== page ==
CLINTON, Mo. — “He was my hero. He was my hero when I was five, and he’s my hero today.”
Just hours after the shooting death of Clinton, Mo. police officer Gary Michael, the fallen officer’s brother spoke out, not with words of anger or resentment, but of love, fond memories, and gratitude for the time he got to spend with the man he called his hero.
The manhunt is still underway for the suspect who shot and killed 37-year-old Gary Michael during a traffic stop Monday morning, but Michael’s brother, Chris, spent his time speaking to reporters not focusing on the shooter, but on the beloved family member now gone.
“He loved to serve and be with people. He had a lot of love for everybody. And that really showed in the way that he was a family member; he was a husband and a brother. He had a lot of love,” Chris said. “He loved people.”
Chris said Gary joined the military after high school, and was serving in the Army on Sept. 11. He said Gary took a few different paths after leaving the military, but always felt the call to serve. Gary had been with the Clinton Police Department for less than a year.
Although he knew the inherent dangers of police work, Chris thought a small town like Clinton would carry less of a risk.
“We thought small town, probably wouldn’t happen. Yeah sure, you always thought it could, but that was a sacrifice he was willing to make,” he said.
Chris expressed that the shooter just made a “bad decision,” and said at this time, he doesn’t feel anger, but only sadness.
“One man’s decision last night at an ill-fated time and my brother’s big heart just got in front of it,” he said. That man just made a very ill-timed, bad decision that my brother was in the wrong spot at,” he said, adding, “I’m not angry. I am sad. I am very sad.”
Chris said he still has hope that some good can come through the heartbreaking tragedy.
“We’re going to hope that something good comes out of this. And we were strong before and we’re strong today and our community’s going to be a little stronger.”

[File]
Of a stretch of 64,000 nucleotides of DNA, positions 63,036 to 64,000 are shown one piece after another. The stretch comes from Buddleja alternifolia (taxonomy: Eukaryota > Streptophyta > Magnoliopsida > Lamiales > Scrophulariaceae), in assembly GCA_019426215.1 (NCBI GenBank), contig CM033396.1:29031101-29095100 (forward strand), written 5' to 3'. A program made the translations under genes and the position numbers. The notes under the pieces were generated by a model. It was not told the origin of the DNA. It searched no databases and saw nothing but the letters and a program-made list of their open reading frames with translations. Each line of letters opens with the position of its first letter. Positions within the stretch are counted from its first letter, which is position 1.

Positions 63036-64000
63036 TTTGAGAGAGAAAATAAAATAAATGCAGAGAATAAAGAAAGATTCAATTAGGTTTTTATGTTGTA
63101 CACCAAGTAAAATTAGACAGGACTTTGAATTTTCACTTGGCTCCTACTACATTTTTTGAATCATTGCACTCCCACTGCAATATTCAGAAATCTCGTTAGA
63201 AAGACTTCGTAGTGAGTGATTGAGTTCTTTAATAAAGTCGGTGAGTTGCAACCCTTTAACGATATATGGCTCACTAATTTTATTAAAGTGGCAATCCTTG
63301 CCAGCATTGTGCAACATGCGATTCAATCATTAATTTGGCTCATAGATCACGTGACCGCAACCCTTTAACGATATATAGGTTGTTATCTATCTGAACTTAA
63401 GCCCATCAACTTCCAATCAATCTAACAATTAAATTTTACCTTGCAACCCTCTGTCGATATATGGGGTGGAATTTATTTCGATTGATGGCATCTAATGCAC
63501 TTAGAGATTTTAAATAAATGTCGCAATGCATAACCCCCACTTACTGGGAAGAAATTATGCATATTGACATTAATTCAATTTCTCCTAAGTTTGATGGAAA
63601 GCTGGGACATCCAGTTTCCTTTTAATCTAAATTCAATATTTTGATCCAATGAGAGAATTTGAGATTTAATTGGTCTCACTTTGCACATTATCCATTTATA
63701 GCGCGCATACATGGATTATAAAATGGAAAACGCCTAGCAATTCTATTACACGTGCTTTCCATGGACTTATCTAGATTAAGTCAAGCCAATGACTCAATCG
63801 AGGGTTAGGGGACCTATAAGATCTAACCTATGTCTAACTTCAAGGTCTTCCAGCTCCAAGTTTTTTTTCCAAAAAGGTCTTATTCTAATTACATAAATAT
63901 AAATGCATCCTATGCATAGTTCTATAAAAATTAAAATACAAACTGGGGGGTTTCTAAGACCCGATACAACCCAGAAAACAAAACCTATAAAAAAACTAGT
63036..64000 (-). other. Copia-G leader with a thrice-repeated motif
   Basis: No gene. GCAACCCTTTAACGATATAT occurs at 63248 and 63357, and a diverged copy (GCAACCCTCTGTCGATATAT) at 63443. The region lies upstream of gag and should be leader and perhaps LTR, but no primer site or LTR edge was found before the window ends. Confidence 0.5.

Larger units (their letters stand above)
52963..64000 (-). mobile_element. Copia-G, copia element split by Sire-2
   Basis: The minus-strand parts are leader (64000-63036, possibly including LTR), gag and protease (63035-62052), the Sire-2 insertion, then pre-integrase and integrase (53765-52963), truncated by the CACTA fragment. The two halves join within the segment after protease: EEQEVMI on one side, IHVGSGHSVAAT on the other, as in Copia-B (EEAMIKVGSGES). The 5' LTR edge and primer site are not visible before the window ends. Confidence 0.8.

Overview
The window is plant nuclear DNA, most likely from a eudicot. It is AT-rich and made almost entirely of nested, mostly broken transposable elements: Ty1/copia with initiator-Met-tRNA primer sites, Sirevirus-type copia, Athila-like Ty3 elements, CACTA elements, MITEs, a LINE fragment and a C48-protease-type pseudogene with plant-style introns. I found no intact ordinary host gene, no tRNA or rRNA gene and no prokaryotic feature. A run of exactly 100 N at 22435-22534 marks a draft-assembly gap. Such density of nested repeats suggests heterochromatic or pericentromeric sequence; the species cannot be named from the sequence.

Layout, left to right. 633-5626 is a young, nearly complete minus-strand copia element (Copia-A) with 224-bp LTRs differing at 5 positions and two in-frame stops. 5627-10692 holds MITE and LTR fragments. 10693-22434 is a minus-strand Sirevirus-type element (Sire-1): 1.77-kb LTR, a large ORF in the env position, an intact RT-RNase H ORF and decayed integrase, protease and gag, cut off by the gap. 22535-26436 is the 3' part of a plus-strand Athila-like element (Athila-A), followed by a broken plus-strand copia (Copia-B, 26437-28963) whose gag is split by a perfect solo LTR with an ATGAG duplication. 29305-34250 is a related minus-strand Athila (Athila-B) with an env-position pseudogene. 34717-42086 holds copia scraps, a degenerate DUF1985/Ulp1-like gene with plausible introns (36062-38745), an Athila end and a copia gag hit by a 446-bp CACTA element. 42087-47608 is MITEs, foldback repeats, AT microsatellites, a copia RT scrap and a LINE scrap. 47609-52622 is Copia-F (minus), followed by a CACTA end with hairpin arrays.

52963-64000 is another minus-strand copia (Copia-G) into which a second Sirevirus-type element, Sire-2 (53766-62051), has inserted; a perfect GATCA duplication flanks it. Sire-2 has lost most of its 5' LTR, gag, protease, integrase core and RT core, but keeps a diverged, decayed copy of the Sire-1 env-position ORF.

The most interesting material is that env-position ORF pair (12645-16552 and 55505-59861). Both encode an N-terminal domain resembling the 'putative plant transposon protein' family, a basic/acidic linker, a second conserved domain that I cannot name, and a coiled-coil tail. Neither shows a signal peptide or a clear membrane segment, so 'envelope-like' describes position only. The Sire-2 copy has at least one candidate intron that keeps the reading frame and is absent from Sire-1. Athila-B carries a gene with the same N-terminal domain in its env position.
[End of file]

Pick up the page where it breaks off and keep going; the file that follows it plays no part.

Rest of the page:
Chris expressed his belief that the goodness of the community will be a source of strength for him and others touched by this loss.
“It shows you that there’s a lot of good people in the world and that one man made a bad decision, and it’s bringing out a lot of good in others. It took my brother away but it took him to a better place and that’s alright. Our dad was there with open arms to receive him. We lost him a few years ago, suddenly but we had a lot of quality with my brother and even though there was a lot of tears today, there was some laughter because we got to remember him, and who is was and who he is cause he’s still that person and he just proved it,” he said.
Chris said his years of fond memories with his brother will also help him through the hard times.
“We had a lot of great memories on the boat, Truman Lake. We got pictures of me and him five-years-old, little guys, with Dad,” he said.
Chris said it will be all of those things — the memories, the support of the community, and the unbroken love they still have for Gary — that will get him and his family through this incredibly difficult time.
“We are very strong and we will move on. And tomorrow’s still gonna suck and the next day is probably gonna not be so great but one day it will be okay because we have so much love with him, had so much good times and we still have a great family because he was part of it.”